- Your Network(You need to read my post on developing your network)- After you have found value for your project (what you need money for)and you’re being genuine with your intentions, then is the need to reach out- send out your request to those who can help with the financial resources needed. Some people don’t even have better contacts on their phone. You need to have an associated and/or established relationship with people who are financially buoyant than you are and that can help you when in need. Who are these people? First is family- they are your primary contacts and they know you well enough to entrust resources into your hands. You see your parents, siblings or that rich uncle or that your wealthy aunt that is doing so well in her business or work, those are your potential donors, investors, ETC. If you use the little given to you very well, I promise you that you will get more. How do you connect with people who are not your family to assist you with what you need? We meet people everywhere and everyday; and there are those we call ‘connectors’- they consciously or unconsciously connect you with those that can offer the help that you need. The connectors are among your friends, they see what you do, they believe in you, they love your passion and positive spirit and they are willing to introduce you to some other people that may have more financial capacity(or other relevance) than them in order for you to execute your project. You meet people on social media, conferences, events, schools, neighborhoods and the likes. A tip for you- always have something at hand doing, so when you meet new people, you have something tangible to say about yourself. You can also put your project into a write up (proposal) and take it to organizations, companies, government ministries, agencies or well meaning individuals for support both in kind and cash. In the process of doing this, you build your contacts from these places. By the time you send out a request to one thousand people, at least ten people will give you a positive response.
- Learn to Pitch- You may be called at any point in time to defend your proposal/ project/business or whatever you need money for. You should learn a ten minute speech of what your project is about, its purpose, aim and objectives. Learn to sell yourself very well within this ten minute speech, some meetings may even take less time, so be prepared. Talk about what you’ve done in the past and how this new project will suit your plans for the future. Rehearse over and over again until it becomes a part of you.
- You Must Have Certain Percentage of What You Need– In raising funds, don’t expect to get all that you need from people. You need to have at least twenty percent (20%) of the total amount of your need, which you can get by saving. As a matter of fact, it is what you do with that 20% that may propel others to believe in your project and give towards it. Don’t ever approach anyone empty handed. What you’ve been able to do with the little you have may serve as your bragging right and people can come to trust you.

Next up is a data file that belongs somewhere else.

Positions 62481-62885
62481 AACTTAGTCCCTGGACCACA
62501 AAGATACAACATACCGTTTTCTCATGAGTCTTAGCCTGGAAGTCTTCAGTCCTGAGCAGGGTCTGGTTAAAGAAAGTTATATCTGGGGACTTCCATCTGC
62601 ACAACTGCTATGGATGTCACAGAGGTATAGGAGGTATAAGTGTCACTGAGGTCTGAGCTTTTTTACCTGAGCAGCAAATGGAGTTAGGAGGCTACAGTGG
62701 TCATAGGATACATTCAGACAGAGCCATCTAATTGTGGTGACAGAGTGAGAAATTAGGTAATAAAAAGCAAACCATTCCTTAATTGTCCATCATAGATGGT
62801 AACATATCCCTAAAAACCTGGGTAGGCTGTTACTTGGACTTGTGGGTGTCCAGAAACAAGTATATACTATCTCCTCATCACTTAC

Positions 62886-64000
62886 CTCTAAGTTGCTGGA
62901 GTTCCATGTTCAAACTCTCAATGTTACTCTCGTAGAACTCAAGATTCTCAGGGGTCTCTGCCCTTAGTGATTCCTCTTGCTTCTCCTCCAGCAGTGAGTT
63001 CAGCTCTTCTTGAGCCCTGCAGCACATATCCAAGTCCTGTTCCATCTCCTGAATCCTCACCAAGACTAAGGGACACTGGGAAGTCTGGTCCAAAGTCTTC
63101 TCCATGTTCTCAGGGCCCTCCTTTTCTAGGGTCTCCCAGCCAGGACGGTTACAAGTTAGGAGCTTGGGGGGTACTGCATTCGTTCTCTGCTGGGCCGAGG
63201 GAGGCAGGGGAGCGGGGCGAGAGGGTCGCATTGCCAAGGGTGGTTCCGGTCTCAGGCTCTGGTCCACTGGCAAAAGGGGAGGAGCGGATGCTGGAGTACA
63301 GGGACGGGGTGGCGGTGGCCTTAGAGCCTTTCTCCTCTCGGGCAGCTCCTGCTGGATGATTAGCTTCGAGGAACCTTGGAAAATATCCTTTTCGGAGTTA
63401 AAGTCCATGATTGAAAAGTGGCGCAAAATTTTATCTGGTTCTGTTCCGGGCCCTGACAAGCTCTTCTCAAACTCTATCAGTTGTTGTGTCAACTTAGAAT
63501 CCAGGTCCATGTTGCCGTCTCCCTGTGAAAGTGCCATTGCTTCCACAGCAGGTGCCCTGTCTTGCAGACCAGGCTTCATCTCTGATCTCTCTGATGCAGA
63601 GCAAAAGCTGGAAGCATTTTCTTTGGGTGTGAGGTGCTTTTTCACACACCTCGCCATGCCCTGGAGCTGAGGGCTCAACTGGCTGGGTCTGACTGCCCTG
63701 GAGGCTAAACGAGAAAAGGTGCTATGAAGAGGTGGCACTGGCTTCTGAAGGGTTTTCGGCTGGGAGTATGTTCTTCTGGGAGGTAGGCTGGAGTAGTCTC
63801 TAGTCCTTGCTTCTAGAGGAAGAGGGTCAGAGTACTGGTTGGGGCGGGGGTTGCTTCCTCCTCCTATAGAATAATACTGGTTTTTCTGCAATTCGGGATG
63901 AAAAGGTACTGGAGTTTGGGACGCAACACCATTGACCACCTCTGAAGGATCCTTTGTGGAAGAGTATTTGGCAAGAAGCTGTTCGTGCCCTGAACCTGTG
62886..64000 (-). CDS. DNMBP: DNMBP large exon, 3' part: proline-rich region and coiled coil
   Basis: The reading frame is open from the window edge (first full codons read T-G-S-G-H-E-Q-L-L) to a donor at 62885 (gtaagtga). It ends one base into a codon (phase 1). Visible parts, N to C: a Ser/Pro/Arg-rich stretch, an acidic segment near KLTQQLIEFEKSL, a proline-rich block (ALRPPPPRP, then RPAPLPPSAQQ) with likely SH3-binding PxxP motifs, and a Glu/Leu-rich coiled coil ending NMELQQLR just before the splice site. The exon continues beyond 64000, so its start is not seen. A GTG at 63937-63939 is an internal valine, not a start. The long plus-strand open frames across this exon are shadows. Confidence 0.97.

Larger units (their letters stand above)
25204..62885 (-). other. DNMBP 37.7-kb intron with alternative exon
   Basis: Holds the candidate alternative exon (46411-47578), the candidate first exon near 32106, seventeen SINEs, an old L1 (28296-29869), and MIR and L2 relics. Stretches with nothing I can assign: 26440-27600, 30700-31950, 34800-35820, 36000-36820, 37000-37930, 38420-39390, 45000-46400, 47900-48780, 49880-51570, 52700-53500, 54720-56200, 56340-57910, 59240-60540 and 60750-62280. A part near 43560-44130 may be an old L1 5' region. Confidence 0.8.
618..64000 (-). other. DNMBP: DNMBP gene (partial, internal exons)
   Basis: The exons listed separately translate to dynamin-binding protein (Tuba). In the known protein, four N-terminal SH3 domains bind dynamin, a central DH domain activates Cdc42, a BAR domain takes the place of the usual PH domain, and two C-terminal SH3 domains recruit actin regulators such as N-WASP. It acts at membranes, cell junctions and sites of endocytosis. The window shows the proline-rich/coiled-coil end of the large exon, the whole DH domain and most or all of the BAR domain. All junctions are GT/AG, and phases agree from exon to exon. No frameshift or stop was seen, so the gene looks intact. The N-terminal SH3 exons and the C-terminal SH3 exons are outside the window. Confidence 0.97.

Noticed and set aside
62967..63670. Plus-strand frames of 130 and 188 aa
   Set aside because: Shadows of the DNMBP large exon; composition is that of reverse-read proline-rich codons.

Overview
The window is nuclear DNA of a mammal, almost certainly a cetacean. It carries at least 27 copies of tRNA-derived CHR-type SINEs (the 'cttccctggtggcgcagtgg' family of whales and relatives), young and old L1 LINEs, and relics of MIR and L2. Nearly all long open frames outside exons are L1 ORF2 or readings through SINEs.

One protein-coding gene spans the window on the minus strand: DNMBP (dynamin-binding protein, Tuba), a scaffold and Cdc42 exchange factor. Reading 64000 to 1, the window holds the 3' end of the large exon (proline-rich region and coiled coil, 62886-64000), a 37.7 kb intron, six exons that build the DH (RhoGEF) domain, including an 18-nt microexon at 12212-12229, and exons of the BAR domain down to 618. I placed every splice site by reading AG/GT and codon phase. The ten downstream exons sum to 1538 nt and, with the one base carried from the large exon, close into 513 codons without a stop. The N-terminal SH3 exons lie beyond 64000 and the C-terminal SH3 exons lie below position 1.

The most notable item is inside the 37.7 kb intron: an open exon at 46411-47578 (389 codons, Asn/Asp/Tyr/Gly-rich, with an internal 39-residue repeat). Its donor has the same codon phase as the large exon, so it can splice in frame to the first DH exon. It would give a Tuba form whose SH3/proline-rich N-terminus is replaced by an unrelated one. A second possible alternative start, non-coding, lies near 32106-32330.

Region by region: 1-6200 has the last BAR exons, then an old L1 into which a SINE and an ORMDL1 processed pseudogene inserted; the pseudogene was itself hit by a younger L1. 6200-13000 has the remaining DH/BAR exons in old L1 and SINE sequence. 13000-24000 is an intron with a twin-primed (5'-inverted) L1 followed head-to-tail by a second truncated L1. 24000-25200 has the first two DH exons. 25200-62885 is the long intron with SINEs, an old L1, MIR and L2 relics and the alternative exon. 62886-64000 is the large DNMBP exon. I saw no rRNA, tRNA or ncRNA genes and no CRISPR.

- Ensure You Do Proper Follow Up– A proper follow up is sending a reminder email, call, text message or broadcast. After you have established the request with people, you should follow up by giving them an update, which could also mean a progress report. Along the line, you might have gotten more money to add to the existing 20% that you already have, and you might have gradually started executing your project. You need to continuously update those that have given you some money, on how you’ve been spending the money meaningfully, and also let others who are yet to give you any money know you are making progress and that there’s still room for them to give their support. Some people just want to see how serious you are about the project and how much effort you’re putting into it. Remember to start your fundraising as early as possible, so you can give your potential donors some time to include you in their budget. In following up, don’t become a nuisance. Those who truly want to give will do. Don’t call or send messages to the point that your contact will be barred. I can suggest a message or call per week would go a long way. And make sure you have a progress report to give while on the call or in your message.
- Gratitude– Learn to say ‘Thank You’; for those who are faithful with little, more shall be added. Being appreciative of people’s gesture towards your request, even if you get a negative response, may propel them to a positive action. And for those that gave, sending thank you notes will also make them want to give more next time. Make sure you don’t only remember these people (donors/investors) when you are in need; send a happy new month message, call to check on their well-being, family and health. Invest in the relationship and do more than just asking for a request. Pray for them, their businesses and be willing to contribute your own positive quota to their lives.
This is a masterpiece, and I wish you success in all your endeavors. If you find this write-up very useful, kindly hit the like button, share and/or comment, I can’t wait to get your feedback.